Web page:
The trial of a Malian jihadist charged with war crimes for orchestrating the 2012 destruction of nine Timbuktu mausoleums and a section of a famous mosque resumes Monday at the International Criminal Court (ICC).
How did the monuments come to be considered important and why were they destroyed?
Who built the mausoleums?
The mausoleums of Muslim saints located in Timbuktu's cemeteries and mosques date back to the ancient caravan city's golden age in the 15th and 16th centuries as an economic, intellectual and spiritual centre. Some date back as far as the 14th century.
The construction of the original tombs of Muslim saints was undertaken by anonymous groups of family members or disciples of the saints, according to experts.
The earthen mausoleums around them were erected after the tombs were desecrated by those who believed they could gain power from being close to the remains.
In the centuries that followed, their maintenance and upkeep was taken on by descendants, local residents and patrons of the sites.
Thirteen of the city's most revered sites became UNESCO-protected in 1988.
Why are they revered?
Known as the "City of 333 saints", or the "Pearl of the Desert", Muslims from across the world visited the tombs of saints as holy places where those in difficulty could ask for divine intervention.
The city's inhabitants have long believed the tombs protect them from danger and they appeal to the saints for help.
Throughout the years, residents have asked the saints to intervene in anything from securing a woman's hand in marriage to making the rains come.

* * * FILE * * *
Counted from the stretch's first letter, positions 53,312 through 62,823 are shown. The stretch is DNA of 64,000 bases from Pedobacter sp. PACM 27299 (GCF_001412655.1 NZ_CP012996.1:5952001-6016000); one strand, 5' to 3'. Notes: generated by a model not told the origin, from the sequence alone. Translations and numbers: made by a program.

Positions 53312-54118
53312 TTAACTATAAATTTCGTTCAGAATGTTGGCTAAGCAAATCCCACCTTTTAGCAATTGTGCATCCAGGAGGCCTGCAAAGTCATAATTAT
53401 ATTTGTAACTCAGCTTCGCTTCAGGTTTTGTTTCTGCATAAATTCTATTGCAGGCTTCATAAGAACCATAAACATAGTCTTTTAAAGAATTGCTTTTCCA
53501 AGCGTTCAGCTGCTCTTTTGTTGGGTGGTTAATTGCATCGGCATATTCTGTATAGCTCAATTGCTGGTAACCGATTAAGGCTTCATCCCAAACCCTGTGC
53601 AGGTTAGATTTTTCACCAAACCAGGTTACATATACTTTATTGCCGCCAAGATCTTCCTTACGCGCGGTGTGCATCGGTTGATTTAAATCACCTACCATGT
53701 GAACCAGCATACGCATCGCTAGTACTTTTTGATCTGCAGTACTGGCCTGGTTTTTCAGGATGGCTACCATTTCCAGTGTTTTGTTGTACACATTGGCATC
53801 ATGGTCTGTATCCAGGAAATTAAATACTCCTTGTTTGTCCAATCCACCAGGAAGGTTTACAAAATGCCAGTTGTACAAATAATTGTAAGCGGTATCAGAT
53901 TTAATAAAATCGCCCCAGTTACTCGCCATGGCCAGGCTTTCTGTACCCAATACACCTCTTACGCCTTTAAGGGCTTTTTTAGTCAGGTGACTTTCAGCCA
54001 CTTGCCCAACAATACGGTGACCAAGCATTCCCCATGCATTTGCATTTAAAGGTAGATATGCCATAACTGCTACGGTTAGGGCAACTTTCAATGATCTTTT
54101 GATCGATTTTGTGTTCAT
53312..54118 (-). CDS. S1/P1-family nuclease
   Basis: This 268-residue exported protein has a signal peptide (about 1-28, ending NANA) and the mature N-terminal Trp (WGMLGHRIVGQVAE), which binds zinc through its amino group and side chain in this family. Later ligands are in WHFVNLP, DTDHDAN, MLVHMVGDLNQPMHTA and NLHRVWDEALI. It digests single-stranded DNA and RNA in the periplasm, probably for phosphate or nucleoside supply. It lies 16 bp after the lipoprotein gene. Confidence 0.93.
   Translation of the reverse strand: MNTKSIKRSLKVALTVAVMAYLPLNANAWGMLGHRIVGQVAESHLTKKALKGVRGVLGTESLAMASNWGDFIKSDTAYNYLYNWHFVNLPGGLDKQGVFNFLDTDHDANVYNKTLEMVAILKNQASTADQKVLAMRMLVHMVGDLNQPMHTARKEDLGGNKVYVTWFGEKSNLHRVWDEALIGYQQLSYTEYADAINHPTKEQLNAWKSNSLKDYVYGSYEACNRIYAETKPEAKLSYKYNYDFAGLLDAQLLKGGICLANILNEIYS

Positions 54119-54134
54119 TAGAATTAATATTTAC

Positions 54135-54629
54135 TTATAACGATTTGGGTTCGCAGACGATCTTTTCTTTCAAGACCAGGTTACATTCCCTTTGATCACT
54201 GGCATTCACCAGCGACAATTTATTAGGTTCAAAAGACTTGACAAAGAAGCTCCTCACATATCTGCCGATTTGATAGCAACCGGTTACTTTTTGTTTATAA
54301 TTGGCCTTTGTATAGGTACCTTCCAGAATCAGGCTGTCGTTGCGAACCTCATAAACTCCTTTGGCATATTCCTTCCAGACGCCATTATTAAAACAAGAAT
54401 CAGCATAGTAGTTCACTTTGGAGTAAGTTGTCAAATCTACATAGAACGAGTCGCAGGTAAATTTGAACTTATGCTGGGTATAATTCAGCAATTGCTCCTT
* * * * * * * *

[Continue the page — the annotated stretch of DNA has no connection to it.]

UNESCO describes them as "pilgrimage sites for Malians and neighbouring west African countries."
Why were they destroyed?
Islamist fighters desecrated the centuries-old shrines using pickaxes and chisels after seizing the city in April 2012.
The jihadists considered the shrines, as well as priceless ancient manuscripts from Timbuktu's golden age, to be idolatrous.
On trial next week for his alleged role in spearheading the destruction is Ahmad al-Faqi al-Mahdi, a member of Ansar Dine, a mainly Tuareg group which at the time held sway over Mali's desert north.
Ansar Dine allied with Al-Qaeda in the Islamic Maghreb (AQIM) and a third group to occupy the city, until being routed in a French-led intervention in January 2013.
Court prosecutors say the jihadists' first attempted to dissuade Timbuktu's residents from their long-held practice of worshipping the shrines, but after failing set upon their wholesale destruction.
The Islamists also implemented a version of Islamic law which forced women to wear veils and set whipping and stoning as punishment for transgressions.
Why is the ICC case important?
The case is the first to be brought by the world's only permanent war crimes court over the extremist violence that rocked Mali in 2012 and 2013.
It is also the first time that a jihadist has appeared before the court in The Hague and the first ICC case investigating the destruction of religious buildings and historical monuments.
The defendant has made clear he will plead guilty -- another first for the court -- to a single charge of jointly ordering or carrying out the destruction.
What happened to the mausoleums?
The reconstruction of the shrines began in March 2014, relying heavily on traditional methods and employing local masons.
To make sure the rebuilt shrines matched the old ones as closely as possible, work was checked against old photos and local elders were consulted throughout the process -- an important step in a city where culture has traditionally been passed on by word of mouth.
Several countries and organisations financed the reconstruction, including UNESCO.
Work finished on the site in July 2015, and a ceremony marking the completion was held on February 4, 2016.
Five head of cattle were ritually sacrificed just after dawn, ahead of a reading of the entire Muslim holy book, the Koran, and the handing of the keys to the families in charge of their care.